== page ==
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The Town of the Red Castle

Flann was the name that the Old Woman of Beare gave to Gilly of the Goatskin when he came back to tell her that the Swan of Endless Tales had been hatched out of the Crystal Egg. He went from her house then and came to where the King of Ireland's Son waited for him. The two comrades went along a well-traveled road. As they went on they fell in with men driving herds of ponies, men carrying packs on their backs, men with tools for working gold and silver, bronze and iron. Every man whom they asked said, "We are going to the Town of the Red Castle, and to the great fair that will be held there." The King's Son and Flann thought they should go to the Town of the Red Castle too, for where so many people would be, there was a chance of hearing what went before and what came after the Unique Tale. So they went on.

And when they had come to a well that was under a great rock those whom they were with halted. They said it was the custom for the merchants and sellers to wait there for a day and to go into the Town of the Red Castle the day following. "On this day," they said, "the people of the Town celebrate the Festival of Midsummer, and they do not like a great company of people to go into their Town until the Festival is over.

" The King of Ireland's Son and Flann went on, and they were let into the town. The people had lighted great fires in their market-place and they were driving their cattle through the fires: "If there be evil on you, may it burn, may it burn," they were crying. They were afraid that witches and enchanters might come into the town with the merchants and the sellers, and that was the reason they did not permit a great company to enter.

The fires in all their houses had been quenched that day, and they might not be lighted except from the fires the cattle had gone through. The fires were left blazing high and the King's Son and Flann spent hours watching them, and watching the crowds that were around.

Then the time came to take fire to the houses. They who came for fire were all young maidens. Each came into the light of one of the great fires, took coals from a fire that had burnt low, placed them in a new earthen vessel and went away. Flann thought that all the maidens were beautiful and wonderful, although the King's Son told him that some were black-faced, and some crop- headed and some hunchbacked. Then a maiden came, who was so high above the rest that Flann had no words to speak of her.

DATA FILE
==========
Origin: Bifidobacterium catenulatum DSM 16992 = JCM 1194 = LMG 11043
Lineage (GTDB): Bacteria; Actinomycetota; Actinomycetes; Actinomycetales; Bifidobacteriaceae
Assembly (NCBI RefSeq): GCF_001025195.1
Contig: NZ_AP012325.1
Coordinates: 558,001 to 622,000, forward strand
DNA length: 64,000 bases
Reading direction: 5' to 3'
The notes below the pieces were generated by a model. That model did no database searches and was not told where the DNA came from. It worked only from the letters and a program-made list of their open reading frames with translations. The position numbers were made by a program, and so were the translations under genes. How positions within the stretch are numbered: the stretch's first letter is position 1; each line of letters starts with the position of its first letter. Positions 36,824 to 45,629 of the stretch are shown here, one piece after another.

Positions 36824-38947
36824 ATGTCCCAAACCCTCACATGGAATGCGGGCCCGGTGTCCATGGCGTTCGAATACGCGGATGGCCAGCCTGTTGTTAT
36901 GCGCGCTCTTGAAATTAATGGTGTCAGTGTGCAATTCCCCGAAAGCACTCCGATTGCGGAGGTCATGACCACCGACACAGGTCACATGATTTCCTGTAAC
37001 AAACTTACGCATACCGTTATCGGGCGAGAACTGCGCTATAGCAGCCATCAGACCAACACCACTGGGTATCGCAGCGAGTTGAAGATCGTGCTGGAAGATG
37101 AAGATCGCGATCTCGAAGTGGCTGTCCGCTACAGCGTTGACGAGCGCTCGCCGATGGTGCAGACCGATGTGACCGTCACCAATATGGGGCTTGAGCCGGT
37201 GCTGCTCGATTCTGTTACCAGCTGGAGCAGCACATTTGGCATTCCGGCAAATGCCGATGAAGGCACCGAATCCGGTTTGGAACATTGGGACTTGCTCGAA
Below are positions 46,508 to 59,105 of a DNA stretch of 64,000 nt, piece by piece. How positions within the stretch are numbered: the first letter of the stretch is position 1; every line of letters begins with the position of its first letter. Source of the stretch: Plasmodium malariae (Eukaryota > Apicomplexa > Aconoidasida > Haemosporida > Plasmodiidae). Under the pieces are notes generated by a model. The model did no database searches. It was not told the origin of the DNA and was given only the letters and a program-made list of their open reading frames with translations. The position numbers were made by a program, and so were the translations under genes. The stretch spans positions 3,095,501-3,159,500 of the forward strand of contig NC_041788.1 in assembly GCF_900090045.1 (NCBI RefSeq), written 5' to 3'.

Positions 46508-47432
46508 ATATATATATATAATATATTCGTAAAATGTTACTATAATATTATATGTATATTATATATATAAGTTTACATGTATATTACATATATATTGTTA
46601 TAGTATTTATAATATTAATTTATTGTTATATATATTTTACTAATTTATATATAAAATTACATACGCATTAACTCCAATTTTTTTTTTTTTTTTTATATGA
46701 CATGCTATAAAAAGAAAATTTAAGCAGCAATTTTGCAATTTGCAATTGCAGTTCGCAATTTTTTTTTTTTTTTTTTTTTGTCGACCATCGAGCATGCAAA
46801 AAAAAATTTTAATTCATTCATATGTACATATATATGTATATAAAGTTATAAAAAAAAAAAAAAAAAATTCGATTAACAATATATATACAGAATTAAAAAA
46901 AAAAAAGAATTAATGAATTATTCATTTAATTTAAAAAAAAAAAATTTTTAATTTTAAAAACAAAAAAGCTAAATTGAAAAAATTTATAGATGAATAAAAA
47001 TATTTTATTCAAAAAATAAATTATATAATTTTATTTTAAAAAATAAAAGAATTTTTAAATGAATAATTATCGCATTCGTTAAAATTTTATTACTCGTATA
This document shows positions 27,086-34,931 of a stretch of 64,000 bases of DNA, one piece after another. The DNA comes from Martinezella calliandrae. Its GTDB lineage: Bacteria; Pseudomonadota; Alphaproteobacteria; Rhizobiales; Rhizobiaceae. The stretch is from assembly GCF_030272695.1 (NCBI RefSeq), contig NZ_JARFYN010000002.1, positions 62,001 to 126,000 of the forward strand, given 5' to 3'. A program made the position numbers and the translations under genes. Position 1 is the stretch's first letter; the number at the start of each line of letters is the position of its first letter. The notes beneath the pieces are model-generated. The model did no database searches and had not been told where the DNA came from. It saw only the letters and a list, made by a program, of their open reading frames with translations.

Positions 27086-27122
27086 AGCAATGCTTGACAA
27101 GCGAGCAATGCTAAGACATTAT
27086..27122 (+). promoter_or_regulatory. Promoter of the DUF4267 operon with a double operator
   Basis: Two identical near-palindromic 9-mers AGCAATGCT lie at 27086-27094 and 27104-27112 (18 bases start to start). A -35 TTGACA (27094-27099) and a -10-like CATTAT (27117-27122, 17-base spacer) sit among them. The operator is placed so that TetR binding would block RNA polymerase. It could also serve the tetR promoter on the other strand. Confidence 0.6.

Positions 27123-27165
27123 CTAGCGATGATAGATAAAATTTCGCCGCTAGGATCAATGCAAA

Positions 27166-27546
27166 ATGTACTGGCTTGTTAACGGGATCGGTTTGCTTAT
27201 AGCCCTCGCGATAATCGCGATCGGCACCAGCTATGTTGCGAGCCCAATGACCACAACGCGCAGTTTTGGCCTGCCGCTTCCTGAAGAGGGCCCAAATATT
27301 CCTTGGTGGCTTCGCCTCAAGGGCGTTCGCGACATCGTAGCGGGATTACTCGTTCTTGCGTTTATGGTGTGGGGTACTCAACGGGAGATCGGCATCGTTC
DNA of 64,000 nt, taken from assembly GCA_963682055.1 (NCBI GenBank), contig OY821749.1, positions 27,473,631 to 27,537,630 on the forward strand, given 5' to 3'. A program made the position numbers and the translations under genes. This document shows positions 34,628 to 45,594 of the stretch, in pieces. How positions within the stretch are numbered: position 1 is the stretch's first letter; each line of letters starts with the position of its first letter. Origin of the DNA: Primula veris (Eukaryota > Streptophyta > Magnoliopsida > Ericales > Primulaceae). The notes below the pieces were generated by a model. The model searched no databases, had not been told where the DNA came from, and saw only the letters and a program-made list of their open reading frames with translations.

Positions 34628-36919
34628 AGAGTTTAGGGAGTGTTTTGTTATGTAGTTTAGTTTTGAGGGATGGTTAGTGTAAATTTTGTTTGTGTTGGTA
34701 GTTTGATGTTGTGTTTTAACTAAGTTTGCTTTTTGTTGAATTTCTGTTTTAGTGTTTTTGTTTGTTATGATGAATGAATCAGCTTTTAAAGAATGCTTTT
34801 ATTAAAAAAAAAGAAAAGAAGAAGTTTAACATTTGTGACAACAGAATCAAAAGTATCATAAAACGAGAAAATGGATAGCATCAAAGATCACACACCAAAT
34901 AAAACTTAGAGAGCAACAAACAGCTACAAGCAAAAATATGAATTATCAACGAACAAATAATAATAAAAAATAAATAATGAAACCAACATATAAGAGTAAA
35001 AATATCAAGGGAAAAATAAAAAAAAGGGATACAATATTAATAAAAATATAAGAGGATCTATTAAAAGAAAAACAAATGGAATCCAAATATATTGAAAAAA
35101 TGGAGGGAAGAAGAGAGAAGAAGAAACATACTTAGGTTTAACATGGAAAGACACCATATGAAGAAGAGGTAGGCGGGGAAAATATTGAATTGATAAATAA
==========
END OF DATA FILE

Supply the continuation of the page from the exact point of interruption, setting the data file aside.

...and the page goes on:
She had silver on her head and silver on her arms, and the people around the fires all bowed to her. She had black, black hair and she had a smiling face--not happily smiling, but proudly smiling. Flann thought that a star had bent down with her. And when she had taken the fire and had gone away, Flann said, "She is surely the King's daughter!"

"She is," said the King of Ireland's Son. "The people here have spoken her name." "What is her name?" asked Flann. "It is Lassarina," said the King's Son, "Flame-of-Wine."

"Shall we see her again?" said Flann.

"That I do not know," said the King's Son. "Come now, and let us ask the people here if they have knowledge of the Unique Tale."

"Wait," said Flann, "they are talking about Princess Flame-of-Wine." He did not move, but listened to what was said. All said that the King's daughter was proud. Some said she was beautiful, but others answered that her lips were thin, and her eyes were mocking. No other maidens came for fire. Flann stood before the one that still blazed, and thought and thought. The King's Son asked many if they had knowledge of the Unique Tale, but no one had heard of it. Some told him that there would be merchants and sellers from many parts of the world at the fair that would be held on the morrow, and that there would be a chance of meeting one who had knowledge of it. Then the King's Son went with one who brought him to a Brufir's--that is, to a House of Hospitality maintained by the King for strangers. As for Flann, he sat looking into the fire until it died down, and then he slept before it.

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